coffee bean before the roasting stage, so his clients can roast their own, the way their market likes it. However, be roasts some of his beans on site, for the local market.
We saw some being roasted by our guide. Light, medium and dark roasted beans became available for us to crunch on. All were very different in taste. We of course had a hot coffee of the medium roast beans. The whole experience was very interesting.
After we continued our scenic drive along the base of the Volcano Baru, the highest point in Panama. We loved the whole day.
Being dropped back at our hotel, we enjoyed the last of our bottle of red wine, again, chatting to our fellow travellers who had all done other activities. That night was a wonderful dinner which we shared more stories, and another bottle of malbec from Argentina. Someone has to do it!!!!
Boquete is a village in Chiriqui province, in the Pacific West of Panama. The main features of Boquete include:
<li style="margin: 0px 0px 10.66px; color: line-height: normal; font-family: 'Calibri',sans-serif; font-size: 11pt; font-style: normal;
font-weight: 400;">A year-round temperature in the low 20s.A significant North American expat community and tourist destination, which brings with it a wide range of amenities from which to choose, ranging from hostels to luxury, health spas, reliable infrastructure, with English very widely spoken.Fresh mountain air.A small town, with a small town atmosphere, surrounded by relatively untouched natural beauty.The ability, if you choose to venture away from the town, to visit rural, traditional Panama.An abundance of outdoor activities, including zip lining, bird watching, rafting (certain times of year), hiking, and limited golf.World famous coffee plantations.<li style="margin: 0px 0px 10.66px; color: line-height: normal; font-family: 'Calibri',sans-serif;
font-size: 11pt; font-style: normal; font-weight: 400;">Lots of spas and other health-related facilities.
Up until the early 2000’s, Boquete was a sleepy, almost completely unknown and unremarkable agriculture-based mountain village with almost zero tourism and very few people living in the area whose families hadn’t been there for generations. That changed with a series of events starting with the creation of Valle Escondido, a large residential development aimed at expats. Right around the same time, several magazines devoted to people considering becoming expats began to flourish, with one of the most popular very regularly touting Boquete as “the land of eternal springtime”, just like today's Medellin - Colombia (la ciudad de la eterna primavera) which is known as the land of eternal springtime throughout the world.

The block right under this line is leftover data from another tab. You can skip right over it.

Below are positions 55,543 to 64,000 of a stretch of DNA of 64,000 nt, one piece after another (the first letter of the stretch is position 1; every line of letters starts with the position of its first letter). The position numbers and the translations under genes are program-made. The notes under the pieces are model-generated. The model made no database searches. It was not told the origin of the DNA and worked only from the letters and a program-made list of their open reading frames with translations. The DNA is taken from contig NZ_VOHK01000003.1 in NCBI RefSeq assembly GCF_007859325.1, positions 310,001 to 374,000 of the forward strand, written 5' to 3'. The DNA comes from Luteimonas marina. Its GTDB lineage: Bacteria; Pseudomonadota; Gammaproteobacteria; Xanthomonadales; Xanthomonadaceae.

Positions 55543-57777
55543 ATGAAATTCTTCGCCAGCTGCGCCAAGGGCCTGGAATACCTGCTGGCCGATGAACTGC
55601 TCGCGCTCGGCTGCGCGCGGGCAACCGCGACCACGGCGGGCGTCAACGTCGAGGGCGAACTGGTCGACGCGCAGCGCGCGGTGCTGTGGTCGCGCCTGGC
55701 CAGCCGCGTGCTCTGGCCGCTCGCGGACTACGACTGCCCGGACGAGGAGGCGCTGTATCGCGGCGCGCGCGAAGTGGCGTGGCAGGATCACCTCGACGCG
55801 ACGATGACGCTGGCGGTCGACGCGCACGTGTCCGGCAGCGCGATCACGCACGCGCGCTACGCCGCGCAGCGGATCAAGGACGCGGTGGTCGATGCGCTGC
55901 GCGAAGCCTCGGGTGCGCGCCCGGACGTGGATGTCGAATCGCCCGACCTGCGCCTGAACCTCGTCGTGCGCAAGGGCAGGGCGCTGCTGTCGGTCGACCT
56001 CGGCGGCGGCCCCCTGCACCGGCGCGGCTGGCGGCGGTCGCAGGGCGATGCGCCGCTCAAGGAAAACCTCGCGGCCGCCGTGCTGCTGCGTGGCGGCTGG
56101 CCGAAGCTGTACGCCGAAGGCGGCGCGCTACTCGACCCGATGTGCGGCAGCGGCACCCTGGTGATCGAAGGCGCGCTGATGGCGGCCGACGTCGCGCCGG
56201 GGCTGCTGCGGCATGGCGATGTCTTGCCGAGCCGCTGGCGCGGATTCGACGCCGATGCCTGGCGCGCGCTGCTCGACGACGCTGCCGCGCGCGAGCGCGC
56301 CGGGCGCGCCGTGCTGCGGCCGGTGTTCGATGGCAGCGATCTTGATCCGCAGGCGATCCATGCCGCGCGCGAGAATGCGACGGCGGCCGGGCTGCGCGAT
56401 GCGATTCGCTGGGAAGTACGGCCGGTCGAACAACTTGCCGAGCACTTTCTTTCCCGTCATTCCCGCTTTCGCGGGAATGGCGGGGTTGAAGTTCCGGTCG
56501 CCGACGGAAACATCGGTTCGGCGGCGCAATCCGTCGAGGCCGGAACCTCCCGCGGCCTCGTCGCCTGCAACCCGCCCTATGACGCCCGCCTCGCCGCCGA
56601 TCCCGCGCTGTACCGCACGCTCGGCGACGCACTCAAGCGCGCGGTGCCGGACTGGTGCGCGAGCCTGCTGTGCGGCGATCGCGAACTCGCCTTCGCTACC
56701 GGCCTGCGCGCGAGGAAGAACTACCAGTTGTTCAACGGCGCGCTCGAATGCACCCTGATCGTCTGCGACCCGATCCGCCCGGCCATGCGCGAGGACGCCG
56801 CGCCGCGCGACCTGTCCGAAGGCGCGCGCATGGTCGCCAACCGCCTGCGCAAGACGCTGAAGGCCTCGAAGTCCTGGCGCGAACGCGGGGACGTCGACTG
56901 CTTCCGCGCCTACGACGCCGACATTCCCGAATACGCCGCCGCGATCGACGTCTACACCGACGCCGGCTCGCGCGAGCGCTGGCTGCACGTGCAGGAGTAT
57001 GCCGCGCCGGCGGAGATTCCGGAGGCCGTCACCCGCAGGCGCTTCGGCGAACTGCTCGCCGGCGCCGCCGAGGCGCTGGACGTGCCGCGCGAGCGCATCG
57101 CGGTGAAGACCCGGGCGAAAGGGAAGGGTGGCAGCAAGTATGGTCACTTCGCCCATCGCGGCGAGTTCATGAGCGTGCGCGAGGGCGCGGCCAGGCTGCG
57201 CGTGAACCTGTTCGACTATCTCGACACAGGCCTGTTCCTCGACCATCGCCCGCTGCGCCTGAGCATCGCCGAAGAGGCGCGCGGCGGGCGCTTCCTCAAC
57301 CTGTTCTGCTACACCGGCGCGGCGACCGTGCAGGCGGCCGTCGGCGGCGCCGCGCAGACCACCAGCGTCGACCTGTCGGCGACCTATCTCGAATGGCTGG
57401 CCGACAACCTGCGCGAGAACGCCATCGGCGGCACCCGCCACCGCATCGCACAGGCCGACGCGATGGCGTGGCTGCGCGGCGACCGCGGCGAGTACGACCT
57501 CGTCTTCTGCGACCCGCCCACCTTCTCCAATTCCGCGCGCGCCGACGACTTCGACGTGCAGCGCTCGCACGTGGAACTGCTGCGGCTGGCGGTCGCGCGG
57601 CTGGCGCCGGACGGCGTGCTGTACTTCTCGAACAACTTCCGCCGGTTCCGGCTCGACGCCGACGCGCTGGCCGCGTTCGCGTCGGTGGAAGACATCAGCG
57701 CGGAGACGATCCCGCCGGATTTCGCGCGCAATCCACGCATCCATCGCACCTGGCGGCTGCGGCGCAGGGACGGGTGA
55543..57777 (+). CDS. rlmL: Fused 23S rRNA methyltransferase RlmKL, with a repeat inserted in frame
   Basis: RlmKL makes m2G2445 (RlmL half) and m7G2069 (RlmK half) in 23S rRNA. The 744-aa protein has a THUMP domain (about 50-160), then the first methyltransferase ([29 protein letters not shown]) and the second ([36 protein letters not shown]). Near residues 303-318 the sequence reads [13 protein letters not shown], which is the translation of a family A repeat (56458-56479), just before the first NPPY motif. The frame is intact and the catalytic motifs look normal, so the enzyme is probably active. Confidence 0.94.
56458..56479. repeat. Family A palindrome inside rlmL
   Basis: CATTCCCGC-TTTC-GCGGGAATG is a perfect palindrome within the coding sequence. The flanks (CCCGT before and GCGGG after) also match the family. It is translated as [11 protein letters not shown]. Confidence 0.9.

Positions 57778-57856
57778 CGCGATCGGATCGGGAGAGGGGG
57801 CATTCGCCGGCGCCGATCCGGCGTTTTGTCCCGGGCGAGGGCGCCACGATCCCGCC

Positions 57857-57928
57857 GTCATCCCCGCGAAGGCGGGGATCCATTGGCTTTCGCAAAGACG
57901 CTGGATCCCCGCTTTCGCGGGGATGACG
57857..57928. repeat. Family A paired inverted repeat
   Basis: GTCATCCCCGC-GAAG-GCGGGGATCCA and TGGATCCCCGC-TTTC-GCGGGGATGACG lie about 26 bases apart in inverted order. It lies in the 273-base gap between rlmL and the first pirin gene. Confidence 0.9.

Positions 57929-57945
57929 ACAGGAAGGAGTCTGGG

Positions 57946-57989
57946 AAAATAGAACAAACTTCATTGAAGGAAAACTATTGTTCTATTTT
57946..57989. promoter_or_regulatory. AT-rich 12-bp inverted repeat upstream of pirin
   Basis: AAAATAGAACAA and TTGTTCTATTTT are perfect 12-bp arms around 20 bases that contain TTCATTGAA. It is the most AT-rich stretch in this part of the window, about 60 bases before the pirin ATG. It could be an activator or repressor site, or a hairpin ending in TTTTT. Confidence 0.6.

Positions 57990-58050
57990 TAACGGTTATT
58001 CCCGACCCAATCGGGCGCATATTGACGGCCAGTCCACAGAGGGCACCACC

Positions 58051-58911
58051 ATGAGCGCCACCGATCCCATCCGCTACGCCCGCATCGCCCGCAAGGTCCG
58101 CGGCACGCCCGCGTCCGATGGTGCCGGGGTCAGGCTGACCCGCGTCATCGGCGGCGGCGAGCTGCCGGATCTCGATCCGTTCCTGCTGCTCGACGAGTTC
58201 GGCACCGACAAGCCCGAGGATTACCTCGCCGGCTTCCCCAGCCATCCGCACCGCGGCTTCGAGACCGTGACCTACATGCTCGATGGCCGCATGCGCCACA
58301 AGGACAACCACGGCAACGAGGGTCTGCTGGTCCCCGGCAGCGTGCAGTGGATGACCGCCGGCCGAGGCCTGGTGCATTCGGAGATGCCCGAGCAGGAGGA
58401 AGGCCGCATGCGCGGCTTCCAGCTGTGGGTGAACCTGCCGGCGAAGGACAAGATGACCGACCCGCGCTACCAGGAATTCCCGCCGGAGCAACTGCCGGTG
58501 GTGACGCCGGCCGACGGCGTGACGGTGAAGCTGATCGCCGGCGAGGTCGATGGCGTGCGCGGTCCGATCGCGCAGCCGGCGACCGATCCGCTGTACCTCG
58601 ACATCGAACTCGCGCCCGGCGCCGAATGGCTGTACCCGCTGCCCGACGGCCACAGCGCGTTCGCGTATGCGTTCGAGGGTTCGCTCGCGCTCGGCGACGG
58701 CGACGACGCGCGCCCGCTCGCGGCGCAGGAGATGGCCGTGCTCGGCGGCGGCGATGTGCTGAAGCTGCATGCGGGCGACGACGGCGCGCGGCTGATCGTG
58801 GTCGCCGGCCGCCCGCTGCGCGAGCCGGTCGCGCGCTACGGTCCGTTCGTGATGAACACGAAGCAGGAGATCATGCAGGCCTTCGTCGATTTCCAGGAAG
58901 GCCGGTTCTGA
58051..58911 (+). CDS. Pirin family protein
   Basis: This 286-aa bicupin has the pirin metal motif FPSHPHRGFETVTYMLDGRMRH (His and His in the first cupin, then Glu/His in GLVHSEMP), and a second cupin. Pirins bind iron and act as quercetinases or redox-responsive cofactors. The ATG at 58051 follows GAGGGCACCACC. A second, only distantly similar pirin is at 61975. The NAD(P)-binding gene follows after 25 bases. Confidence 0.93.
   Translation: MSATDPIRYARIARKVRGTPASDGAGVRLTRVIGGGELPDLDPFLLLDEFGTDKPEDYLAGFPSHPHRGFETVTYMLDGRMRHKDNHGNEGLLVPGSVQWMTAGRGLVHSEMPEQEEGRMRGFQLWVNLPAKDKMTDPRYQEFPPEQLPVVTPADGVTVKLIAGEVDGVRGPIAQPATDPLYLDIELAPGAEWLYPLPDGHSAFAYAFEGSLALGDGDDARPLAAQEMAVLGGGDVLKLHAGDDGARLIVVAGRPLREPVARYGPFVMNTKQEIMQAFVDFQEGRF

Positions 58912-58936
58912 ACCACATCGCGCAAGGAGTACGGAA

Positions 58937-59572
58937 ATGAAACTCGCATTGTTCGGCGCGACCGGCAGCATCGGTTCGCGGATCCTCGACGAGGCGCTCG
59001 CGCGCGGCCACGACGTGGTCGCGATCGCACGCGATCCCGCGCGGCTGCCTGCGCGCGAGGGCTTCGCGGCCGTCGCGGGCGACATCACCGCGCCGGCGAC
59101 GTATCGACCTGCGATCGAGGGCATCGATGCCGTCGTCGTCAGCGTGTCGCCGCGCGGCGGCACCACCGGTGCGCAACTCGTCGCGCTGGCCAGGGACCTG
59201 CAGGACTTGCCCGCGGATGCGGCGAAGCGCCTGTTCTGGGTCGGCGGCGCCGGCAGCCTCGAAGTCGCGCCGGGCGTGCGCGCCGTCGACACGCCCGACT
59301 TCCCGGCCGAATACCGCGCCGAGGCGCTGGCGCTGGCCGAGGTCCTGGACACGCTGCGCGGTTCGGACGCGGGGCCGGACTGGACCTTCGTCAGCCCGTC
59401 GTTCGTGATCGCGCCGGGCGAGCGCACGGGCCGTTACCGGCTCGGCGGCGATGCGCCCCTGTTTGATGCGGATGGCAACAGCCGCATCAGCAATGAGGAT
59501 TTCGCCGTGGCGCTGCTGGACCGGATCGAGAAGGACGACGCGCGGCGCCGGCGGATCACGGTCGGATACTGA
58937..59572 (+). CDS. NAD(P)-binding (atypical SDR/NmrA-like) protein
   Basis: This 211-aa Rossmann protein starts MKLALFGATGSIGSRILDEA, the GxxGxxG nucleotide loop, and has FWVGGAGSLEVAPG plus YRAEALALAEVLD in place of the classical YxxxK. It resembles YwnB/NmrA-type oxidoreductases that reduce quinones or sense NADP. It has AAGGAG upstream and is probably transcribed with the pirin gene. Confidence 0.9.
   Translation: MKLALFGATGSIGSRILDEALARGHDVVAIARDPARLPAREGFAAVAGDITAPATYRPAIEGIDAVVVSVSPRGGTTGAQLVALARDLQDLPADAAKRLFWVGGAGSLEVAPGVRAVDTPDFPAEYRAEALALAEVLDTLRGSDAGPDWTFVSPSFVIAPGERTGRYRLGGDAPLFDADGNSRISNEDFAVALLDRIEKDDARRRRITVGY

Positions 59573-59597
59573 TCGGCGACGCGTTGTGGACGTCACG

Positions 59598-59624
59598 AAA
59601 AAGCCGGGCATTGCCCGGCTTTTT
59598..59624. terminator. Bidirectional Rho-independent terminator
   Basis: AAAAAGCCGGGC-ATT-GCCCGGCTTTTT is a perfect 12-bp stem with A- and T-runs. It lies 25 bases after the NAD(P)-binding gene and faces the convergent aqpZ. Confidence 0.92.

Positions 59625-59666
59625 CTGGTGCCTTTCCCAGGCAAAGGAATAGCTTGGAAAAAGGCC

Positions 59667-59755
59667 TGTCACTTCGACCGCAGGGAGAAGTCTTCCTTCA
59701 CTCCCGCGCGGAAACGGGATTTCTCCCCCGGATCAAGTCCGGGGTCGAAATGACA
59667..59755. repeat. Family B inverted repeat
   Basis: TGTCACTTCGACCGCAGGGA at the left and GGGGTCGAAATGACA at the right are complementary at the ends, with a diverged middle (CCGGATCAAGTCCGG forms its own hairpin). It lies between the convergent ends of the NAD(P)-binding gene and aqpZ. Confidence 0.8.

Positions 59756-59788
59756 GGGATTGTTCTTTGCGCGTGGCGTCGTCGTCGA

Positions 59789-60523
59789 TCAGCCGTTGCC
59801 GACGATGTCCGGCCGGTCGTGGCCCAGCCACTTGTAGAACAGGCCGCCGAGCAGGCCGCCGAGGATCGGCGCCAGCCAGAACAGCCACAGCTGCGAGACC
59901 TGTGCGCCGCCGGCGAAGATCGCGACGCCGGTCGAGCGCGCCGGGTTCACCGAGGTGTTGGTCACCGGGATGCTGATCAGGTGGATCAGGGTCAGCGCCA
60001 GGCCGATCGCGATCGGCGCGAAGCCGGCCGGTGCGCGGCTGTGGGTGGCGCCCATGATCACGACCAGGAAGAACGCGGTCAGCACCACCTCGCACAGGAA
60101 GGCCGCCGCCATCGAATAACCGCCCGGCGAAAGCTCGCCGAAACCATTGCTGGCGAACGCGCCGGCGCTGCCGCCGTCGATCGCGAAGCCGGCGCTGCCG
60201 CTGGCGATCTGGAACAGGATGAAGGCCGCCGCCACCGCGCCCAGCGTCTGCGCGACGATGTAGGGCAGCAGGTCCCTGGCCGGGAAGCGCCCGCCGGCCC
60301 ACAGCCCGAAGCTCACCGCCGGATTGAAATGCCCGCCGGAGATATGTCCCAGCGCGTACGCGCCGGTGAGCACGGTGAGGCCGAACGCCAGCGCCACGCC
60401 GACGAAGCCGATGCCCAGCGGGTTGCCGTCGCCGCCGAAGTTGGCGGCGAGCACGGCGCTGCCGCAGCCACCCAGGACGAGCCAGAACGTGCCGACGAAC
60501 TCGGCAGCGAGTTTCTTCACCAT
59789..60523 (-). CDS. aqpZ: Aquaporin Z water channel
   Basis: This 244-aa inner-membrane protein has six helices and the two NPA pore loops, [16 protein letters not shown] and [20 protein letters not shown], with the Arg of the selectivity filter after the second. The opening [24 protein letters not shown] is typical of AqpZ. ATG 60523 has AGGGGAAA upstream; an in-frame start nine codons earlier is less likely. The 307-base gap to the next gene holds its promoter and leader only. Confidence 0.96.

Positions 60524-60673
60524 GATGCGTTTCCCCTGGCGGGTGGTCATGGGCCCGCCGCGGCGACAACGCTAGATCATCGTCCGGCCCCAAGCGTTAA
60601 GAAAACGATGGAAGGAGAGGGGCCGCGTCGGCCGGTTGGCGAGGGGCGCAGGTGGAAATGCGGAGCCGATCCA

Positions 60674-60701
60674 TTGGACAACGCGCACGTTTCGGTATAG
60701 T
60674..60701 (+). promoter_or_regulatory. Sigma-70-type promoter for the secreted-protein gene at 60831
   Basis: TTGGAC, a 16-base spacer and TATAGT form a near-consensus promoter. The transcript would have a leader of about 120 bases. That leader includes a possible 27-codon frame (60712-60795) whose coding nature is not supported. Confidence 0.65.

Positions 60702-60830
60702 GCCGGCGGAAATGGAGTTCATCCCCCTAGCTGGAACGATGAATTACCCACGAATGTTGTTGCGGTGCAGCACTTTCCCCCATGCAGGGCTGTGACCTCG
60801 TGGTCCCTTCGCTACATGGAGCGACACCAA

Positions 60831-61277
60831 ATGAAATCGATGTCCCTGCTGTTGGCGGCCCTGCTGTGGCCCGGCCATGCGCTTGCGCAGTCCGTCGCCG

As a result of the publicity and the natural beauty and temperate climate of Boquete, it became, arguably, the best known North American expat destination in the world (25% of todays population), as a large expat community developed.
There are plenty of other optional excursions on offer; in fact Boquete is already building up quite a reputation as an 'adrenalin town' with world class rafting
facilities, mountain biking, rock climbing and rappelling at nearby Los Ladrillos in Bajo Mono.
Boquete is a very cosy mountain village so we didn't have problems exploring the city on foot. The central plaza, in the middle of town on Main Street, is where the David-Boquete bus drops off incoming visitors and locals. The council building was also there and was were most of the Christmas decorations were. The night we visited them, there were many locals enjoying the Christmas activities. The local church was heavily decorated with commercial Christmas decorations and religious Christmas decorations.
All in all, it was a locally change to be a little cooler and experience many other different environments. We were up at 5.00am to drive to David to catch a 9.00am flight to Panama City. We only have 3 nights left of our Central America and Colombian travels which has been an amazing 60 days away. We are REALLY starting to get excited about going home.